While the PDP covers your minimum CPD requirement if it is undertaken conscientiously as part of your initial development during your first year in practice, you may also be undertaking other forms of CPD during that time (e.g. BVA Congress, SPVS Congress, veterinary-based webinars, formal/informal study), details of which should be included on your CPD record. Recording all CPD, including the PDP, serves as a useful reminder and prompt for skills and career development purposes.


I only work part time – do I have to do the same amount of CPD as someone working full time?

Yes. All veterinary surgeons listed on the RCVS Register as practising members must complete the minimum CPD requirement of 105 hours over three years, regardless of whether they are working full-time or part-time. This applies equally to vets approaching retirement who may carry out only a small number of veterinary duties and procedures each year. If you are on the Register as a practising veterinary surgeon, you must fulfil your CPD obligations, regardless of how many hours you work so that you remain up to date.


I’m retired/non-practising/on parental leave – do I need to do any CPD?

If you are listed on the RCVS Register of Members as inactive and non-practising, then you are not expected to comply with the RCVS requirement of 105 hours of CPD over three years. However, if you plan to return to practise at some point in the future, you are strongly advised to keep up-to-date with the profession and your area of practice, as far as possible. Keeping a record of CPD activities during any period away from practice will help you to plan and prepare for your return to work as a veterinary surgeon. If you return to work after a few years out of practice, you can if you wish use the PDP section of the online Professional Development Record in order to benchmark and track your ‘Year One competences’.


I’m an overseas practising member – do I need to do CPD?

Yes. If you are listed on the RCVS Register as a practising member, regardless of whether you are practising overseas or in the UK, you are expected to comply with the minimum CPD requirement of 105 hours over three years.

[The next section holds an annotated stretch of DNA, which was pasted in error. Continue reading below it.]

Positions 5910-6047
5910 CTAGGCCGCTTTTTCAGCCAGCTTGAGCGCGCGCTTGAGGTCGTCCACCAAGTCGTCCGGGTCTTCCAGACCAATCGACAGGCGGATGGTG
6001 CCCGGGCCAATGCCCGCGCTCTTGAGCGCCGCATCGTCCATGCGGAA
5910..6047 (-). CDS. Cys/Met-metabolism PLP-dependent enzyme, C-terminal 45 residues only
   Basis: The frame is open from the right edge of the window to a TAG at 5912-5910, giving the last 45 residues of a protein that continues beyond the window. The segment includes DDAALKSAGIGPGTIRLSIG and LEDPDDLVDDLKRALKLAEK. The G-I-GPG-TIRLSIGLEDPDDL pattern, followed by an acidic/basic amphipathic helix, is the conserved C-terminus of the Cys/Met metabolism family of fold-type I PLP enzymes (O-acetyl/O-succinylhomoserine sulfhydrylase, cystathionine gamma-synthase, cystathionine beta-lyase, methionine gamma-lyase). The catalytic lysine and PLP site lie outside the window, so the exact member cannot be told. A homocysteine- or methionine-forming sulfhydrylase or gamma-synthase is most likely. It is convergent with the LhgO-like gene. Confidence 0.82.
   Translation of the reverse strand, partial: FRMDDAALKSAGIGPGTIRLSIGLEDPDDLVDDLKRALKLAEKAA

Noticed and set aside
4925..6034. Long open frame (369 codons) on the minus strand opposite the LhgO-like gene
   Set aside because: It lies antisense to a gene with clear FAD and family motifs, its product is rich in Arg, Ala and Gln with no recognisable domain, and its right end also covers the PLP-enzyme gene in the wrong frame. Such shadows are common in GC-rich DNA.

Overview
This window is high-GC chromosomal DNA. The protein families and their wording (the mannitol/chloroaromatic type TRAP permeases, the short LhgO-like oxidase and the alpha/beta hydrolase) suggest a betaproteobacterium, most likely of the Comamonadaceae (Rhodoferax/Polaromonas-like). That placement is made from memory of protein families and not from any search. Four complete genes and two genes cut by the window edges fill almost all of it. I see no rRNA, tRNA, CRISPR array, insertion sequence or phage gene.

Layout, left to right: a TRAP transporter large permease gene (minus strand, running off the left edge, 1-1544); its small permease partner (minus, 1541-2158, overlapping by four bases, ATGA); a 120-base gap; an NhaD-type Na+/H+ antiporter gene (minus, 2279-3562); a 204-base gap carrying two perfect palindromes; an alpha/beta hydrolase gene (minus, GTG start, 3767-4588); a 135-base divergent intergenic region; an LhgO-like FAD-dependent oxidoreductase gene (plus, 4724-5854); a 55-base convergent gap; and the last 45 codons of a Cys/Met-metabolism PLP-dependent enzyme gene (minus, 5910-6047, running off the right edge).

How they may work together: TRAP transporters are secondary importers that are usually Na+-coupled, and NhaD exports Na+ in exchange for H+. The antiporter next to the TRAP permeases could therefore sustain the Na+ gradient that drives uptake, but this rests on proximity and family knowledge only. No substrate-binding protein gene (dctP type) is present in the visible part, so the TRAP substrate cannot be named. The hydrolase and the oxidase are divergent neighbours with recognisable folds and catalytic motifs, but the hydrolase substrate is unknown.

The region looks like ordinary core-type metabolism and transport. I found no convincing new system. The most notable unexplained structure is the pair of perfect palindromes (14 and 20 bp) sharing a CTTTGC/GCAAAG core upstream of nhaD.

I haven’t been working in practice for a few years – what CPD should I do?

If you are planning to return to work after a break from veterinary practice, you may wish to use the PDP section of the online Professional Development Record in order to benchmark and track your ‘Year One competences’. Once you return to practice, you should not undertake any procedures for which you are not competent. You may find it useful to undertake a ‘return to practice’ refresher course before you start back at work and/or arrange for some supervision when you start back until you feel confident to work unsupervised.


How many credits is this course worth?

You are asked to record your CPD by hours, not by credit points. The RCVS does not allocate credit points to courses as such. It only allocates credit points to the achievement of modules in the Certificate of Advanced Veterinary Practice. Although some CPD courses and activities may accrue ‘points’ values, you are asked to record details of your CPD in terms of hours completed.


I’m a training provider - how do I get a course accredited by the RCVS to count as CPD?

The RCVS does not accredit or otherwise ‘kitemark’ activities designed and marketed by training providers as CPD, as it considers that members should identify and plan their CPD to meet their own individual skills and knowledge developmental needs as practising vets. It is the responsibility of each vet to record the number of hours spent on their CPD activities. CPD providers may find it useful to benchmark their courses against the modules in the Certificate in Advanced Veterinary Practice and make it clear to those who attend whether the course is intended to cover some or all of the learning objectives of the CertAVP modules.


I am an overseas vet working in the UK – do I need to do CPD? Can I include CPD completed abroad in the last three years?

All vets practising in the UK, whether they graduated overseas or in the UK, must comply with the RCVS requirement of 105 hours of CPD over three years. You may include CPD undertaken abroad, but you should ensure that your description of this, and the hours involved, are clearly recorded in English so that the details of what you have done are transparent to, and understood by, the RCVS and others with an interest in your CPD record, such as prospective and current employers.

Back to top

Website developed by netXtra